Results

A total of 2,306 hospital visits were included in the analysis. Patients were hospitalized for 375 (16.3%) of these visits, with an average hospital stay of 2.8 days [standard deviation (SD): ±1.3]. Girls were slightly underrepresented in the study group (n = 1,071; 46.4%). The median age of the study children was 34 months (Interquartile range [IQR]: 16–63 months). Characteristics of the study participants are summarised in Table 1.

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Table 1. Characteristics of cases and control living in the rural/urban study area.

https://doi.org/10.1371/journal.pone.0139433.t001

Laboratory results

Bacteraemia was detected in 72 (3.1%) patients, who served as study cases. Median age of cases was 30 months (IQR: 18–65). Most frequent pathogens were NTS (n = 24; 33.3%), Salmonella Typhi (n = 18; 25.0%) and Streptococcus pneumoniae (n = 15; 20.8%). Controls, which were blood culture negative, had a median age of 35 months (IQR: 16–62).

Malaria parasites were detected in 16 (22.2%) cases and 850 (38.8%) controls. In 1,345 (61.3%) patients neither bacteraemia nor parasitaemia were detected.

Study villages and urbanicity

The catchment area of SMH covered 73 communities spread over 375 km2. Forty-nine (67.1%) communities were located in Bosomtwe District, 22 (30.1%) in Kumasi Metropolis and one each in Ejisu Juaben District and in Atwima Kwanwoma District. The population size per community ranged from 214 to 72,105 inhabitants, with a median of 1,608 (IQR: 738–8,150) inhabitants. The communities scored a minimum of 6.0 and a maximum of 78.5 points on the urbanicity scale, with a median of 31.3 (IQR: 20.5–65.3) points. A map with the study villages and their level of urbanicity is shown in Fig 1.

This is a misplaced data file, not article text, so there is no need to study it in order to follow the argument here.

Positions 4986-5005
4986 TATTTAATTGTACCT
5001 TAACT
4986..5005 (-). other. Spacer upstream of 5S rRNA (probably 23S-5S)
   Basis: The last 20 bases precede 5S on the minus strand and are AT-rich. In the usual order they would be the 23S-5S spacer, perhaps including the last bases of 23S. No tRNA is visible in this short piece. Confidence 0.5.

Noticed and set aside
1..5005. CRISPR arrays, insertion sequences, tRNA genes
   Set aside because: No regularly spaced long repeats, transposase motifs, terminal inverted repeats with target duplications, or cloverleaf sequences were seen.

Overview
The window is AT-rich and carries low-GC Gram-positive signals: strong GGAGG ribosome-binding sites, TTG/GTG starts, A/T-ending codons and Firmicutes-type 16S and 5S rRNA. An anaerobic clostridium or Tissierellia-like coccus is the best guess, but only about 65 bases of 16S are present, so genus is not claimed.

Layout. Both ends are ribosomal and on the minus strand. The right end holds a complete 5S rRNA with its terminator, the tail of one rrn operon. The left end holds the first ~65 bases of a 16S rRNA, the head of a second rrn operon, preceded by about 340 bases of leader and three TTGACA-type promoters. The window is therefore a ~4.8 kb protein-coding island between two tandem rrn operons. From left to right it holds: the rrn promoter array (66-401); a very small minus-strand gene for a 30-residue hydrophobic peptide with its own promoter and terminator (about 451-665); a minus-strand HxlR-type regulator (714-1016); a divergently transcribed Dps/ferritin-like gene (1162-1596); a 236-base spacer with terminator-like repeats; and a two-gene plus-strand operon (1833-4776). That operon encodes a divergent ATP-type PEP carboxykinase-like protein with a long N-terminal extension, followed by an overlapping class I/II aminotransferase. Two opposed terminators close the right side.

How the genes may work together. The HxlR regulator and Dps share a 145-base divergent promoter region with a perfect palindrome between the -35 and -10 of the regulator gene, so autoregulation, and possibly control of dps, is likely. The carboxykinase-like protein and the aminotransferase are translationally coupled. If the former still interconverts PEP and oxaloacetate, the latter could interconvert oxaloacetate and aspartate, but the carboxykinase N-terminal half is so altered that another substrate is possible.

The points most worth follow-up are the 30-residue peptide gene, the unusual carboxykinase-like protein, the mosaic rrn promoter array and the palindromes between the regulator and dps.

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Fig 1. Map of the study area located within the Ashanti Region, Ghana.

The level of urbanicity of a community is indicated by the size of the red dots.

https://doi.org/10.1371/journal.pone.0139433.g001

Validation of the scale showed good unidimensionality (eigenvalue of the first factor = 6.1; overall variance explained by the first factor: 96.6%), good sampling adequacy (KMO measure for the first factor = 0.93), and a high internal consistency (Cronbach’s alpha = 0.96).

Socio-economic status

To quantify the individual SES of study participants, a PCA was conducted on eight socio-economic characteristics. The analysis yielded an eigenvalue of 4.1 for the first component, with eigenvalues of 1.0 and below for the remaining components. A SES score was calculated from the first component of the PCA, which accounted for an overall variance of >50%. The KMO measure of 0.86 indicated good sampling adequacy, KMO values for all used variables were greater than 0.78. Cronbach’s alpha of 0.70 showed moderate internal consistency.

Urbanicity, SES and bacteraemia

Overall, the proportion of positive blood cultures decreased with increasing urbanicity. From the lowest to the highest urbanicity group bacteraemia was diagnosed in 29 (5.0%), 13 (2.9%), 14 (2.7%), and 16 (2.1%) patients, respectively (Fig 2). In the bivariate analysis, the proportion of patients with bacteraemia decreased with an OR of 0.7 (95% CI: 0.6–0.9) along the urbanicity groups.

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Fig 2. Frequency of non-typhoid Salmonella and other bloodstream infections among the four urbanicty groups (Q1 = low urbanicity and Q4 = high urbanicity).

https://doi.org/10.1371/journal.pone.0139433.g002

Looking at NTS alone, the frequency and proportion of cases showed a marked linear trend along the urbanicity groups. NTS was found in 14 (2.5%), 6 (1.4%), 3 (0.6%), and 1 (0.1%) patients from the lowest to the highest category (Fig 1). The association between urbanicity and NTS was strong with an OR of 0.5 (95% CI: 0.3–0.7) per category step. When NTS cases were excluded from the group of bacteraemia cases no statistical association between bacteraemia and urbanicity could be shown (OR = 0.9; 95% CI: 0.7–1.2).